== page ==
Breaking Down Your Business Budget & Profit Margins
1. Know how much you need to earn to pay your bills.
The first step is to know how much money you need to live each month—how much do you spend on housing, food, entertainment, retirement, and everything else you buy? How much can you cut out while you are building your business?
Maybe it’s $2000 a month. Maybe it’s $5,000. Everyone will have a different number.
As you add up your expenses, be realistic. There’s no point in figuring you can live on beans and rice if you don’t like beans and rice.
Once you know your number, we need to figure out whether your business idea will bring in enough revenue to support you. As you work through the numbers, be realistic. Don’t count on miracles. You might get one, but you don’t want to plan on it.
2. Create a forecast of expenses.
Open up your spreadsheet (both Google and Apple offer free software for this) and estimate how many products or hours of service you can sell each month.
If you do the math, you’ll see that in addition to the $2.50 in ingredients for your fudge, you also have expenses that add up to $1620.00 or $5.63 per box.
We didn’t include these in our example, but there are other expenses you’ll want to include as you create your projections, stuff like phones, returns and spoilage, shelf placement fees, sales tax, packaging, and employment taxes (as a self-employed fudge maker, you’ll have to pay both the employer and employee contributions). Include everything that you reasonably expect to pay each month.
3. Create a cash flow statement.
Next you’ll want to take a look at how and when you collect your money. If you are selling your fudge online or in your retail store, you’ll likely collect the money before you ship your product. But if you sell through a retail partner, they will not pay you upfront for your fudge. Rather, they’ll sell the fudge and pay you at the end of the month (or maybe after 60 days). If your business operates like this, you’ll need enough money to pay the bills for the first couple of months until the bills get paid.
4. Figure out your startup costs.
You’ll also need to make a list of all the things you’ll need just to get started. Kitchen appliances. Pots and mixing bowls. A logo design. A website design. These costs aren’t part of your monthly financials, but you need to buy this stuff before you even make your first batch. If you borrow money to cover these expenses, you’ll have to pay that back over the next few months or years. Your financial projection should include a line item for these loan payments.
5. Now add it all up.
The last step is to add it all up and see if the business makes sense. Remember, this is a pretty basic look just to decide if the business idea is a good one (not an official financial projection).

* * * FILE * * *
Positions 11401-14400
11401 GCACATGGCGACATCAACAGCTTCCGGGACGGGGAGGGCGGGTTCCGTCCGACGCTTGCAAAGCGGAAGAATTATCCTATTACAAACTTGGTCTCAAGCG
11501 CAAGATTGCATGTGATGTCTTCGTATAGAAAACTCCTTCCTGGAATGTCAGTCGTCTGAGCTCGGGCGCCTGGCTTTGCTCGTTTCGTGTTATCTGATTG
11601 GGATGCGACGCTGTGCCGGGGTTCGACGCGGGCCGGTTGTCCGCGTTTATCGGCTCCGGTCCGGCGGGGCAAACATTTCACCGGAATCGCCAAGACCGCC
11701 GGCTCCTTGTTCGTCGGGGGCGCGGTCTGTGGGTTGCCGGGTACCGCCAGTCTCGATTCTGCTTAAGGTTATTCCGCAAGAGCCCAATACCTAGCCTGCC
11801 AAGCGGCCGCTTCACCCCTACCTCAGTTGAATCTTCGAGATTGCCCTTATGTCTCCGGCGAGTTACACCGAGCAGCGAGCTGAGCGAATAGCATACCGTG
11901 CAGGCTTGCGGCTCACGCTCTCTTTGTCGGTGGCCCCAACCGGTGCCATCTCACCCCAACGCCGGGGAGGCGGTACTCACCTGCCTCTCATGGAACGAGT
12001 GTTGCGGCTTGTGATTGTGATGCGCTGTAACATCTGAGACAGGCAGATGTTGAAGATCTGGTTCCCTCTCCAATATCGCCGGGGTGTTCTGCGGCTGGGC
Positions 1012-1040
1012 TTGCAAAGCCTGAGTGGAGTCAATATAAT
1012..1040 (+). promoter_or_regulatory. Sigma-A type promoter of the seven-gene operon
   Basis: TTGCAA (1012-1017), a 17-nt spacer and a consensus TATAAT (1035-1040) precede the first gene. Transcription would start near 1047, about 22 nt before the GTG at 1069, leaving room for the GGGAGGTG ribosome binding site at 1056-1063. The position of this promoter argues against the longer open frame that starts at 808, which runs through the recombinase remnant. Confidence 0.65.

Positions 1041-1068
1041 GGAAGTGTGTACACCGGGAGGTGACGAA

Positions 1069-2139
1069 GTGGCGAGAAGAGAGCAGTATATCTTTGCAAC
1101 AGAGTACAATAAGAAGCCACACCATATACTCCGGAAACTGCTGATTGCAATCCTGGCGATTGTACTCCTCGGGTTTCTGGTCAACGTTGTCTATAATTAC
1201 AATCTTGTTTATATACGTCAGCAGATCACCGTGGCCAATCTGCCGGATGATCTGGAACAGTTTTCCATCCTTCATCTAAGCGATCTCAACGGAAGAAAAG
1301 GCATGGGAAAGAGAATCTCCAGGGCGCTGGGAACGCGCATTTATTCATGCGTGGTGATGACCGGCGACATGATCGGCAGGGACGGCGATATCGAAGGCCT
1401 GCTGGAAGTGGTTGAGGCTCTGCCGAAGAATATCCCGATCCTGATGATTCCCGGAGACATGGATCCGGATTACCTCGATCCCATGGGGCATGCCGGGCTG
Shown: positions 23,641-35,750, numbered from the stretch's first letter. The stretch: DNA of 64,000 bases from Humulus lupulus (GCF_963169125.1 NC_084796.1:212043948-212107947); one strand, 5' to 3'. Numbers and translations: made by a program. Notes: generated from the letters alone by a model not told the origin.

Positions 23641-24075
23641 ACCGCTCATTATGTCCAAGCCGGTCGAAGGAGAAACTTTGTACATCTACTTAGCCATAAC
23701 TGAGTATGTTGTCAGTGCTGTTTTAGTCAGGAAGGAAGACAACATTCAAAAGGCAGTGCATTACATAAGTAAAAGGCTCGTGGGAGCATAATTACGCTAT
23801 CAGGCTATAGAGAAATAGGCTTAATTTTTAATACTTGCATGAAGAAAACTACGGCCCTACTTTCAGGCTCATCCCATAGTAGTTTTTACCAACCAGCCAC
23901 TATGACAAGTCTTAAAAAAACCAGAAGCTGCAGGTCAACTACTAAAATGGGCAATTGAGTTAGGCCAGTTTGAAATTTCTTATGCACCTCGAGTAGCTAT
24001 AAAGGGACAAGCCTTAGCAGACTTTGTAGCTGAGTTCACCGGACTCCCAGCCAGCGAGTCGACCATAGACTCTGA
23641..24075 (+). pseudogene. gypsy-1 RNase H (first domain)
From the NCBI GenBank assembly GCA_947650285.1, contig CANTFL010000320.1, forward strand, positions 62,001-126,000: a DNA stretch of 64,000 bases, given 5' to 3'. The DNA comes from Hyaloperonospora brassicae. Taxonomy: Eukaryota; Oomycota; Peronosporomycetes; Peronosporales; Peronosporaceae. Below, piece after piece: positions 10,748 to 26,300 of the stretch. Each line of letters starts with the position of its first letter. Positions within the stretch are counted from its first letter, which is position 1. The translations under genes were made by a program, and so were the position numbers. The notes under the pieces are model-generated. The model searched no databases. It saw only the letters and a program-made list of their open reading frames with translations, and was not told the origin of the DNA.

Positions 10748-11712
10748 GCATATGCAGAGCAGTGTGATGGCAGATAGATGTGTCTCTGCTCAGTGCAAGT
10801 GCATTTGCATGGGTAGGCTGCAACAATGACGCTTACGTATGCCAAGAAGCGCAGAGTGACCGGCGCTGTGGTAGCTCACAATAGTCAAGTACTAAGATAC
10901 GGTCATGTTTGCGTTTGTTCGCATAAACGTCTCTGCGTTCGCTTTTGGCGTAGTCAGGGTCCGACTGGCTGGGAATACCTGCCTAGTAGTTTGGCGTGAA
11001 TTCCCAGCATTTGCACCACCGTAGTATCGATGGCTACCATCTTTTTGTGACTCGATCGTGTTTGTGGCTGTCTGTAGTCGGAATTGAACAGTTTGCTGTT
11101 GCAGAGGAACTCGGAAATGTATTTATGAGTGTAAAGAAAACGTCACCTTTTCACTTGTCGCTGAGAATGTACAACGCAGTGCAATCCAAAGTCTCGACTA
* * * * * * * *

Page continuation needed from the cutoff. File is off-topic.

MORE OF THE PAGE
The costs for our fudge come to $8.13 per box. If we sell each box for $20, that brings in $5,760. Not bad. But when we subtract out our expenses, we’re left with $3,420 in profit every month. How does that compare to our income number from step one? If we said we could live on $2000, this business might make sense for us. But if we need $5000 a month to meet our expenses, we need to make some adjustments. Either we need to raise prices (which will reduce sales) or we need to lower costs. And if we can’t do either, we need to look for a different business idea.
A few things to keep in mind.
It’s one thing to say we can sell 288 boxes of fudge a month, but it’s quite another to actually do it. If you’ve never sold a box online before, how do you know that you can do it before you launch? How will you attract customers to your website? If you plan to sell through a retail partner, how many boxes are they willing to pre-order? If you sell through your own retail store, how much foot traffic will you get—if 1 in 20 people buy a box of fudge, you’ll need 5760 people to visit your store to sell all the boxes. Is that reasonable?
If your costs (ingredients, rent, salaries) increase, can you raise prices or increase production to grow enough to cover these inevitable increases? If not, your profit will gradually decrease until you don’t have any.
How much time will you have to spend working on things like packing up boxes, dropping off shipments, and contacting potential partners versus making fudge? Will you have time to run your website, do the bookkeeping, and marketing? If it takes 8 hours to make your product, how will you find the time to grow your business?
If your business idea is to provide a service, like creating websites for your customers, you can follow the same steps above, but you need to think about your product a little differently. Are you selling your time by the hour or by the project? Plug those numbers in along with the associated expenses and revenues and run the same projection.
Does this exercise help you think through whether you should start a business or not? If you’re ready to start your business, we recommend creating a logo first. Use our logo maker to create a logo in a matter of minutes!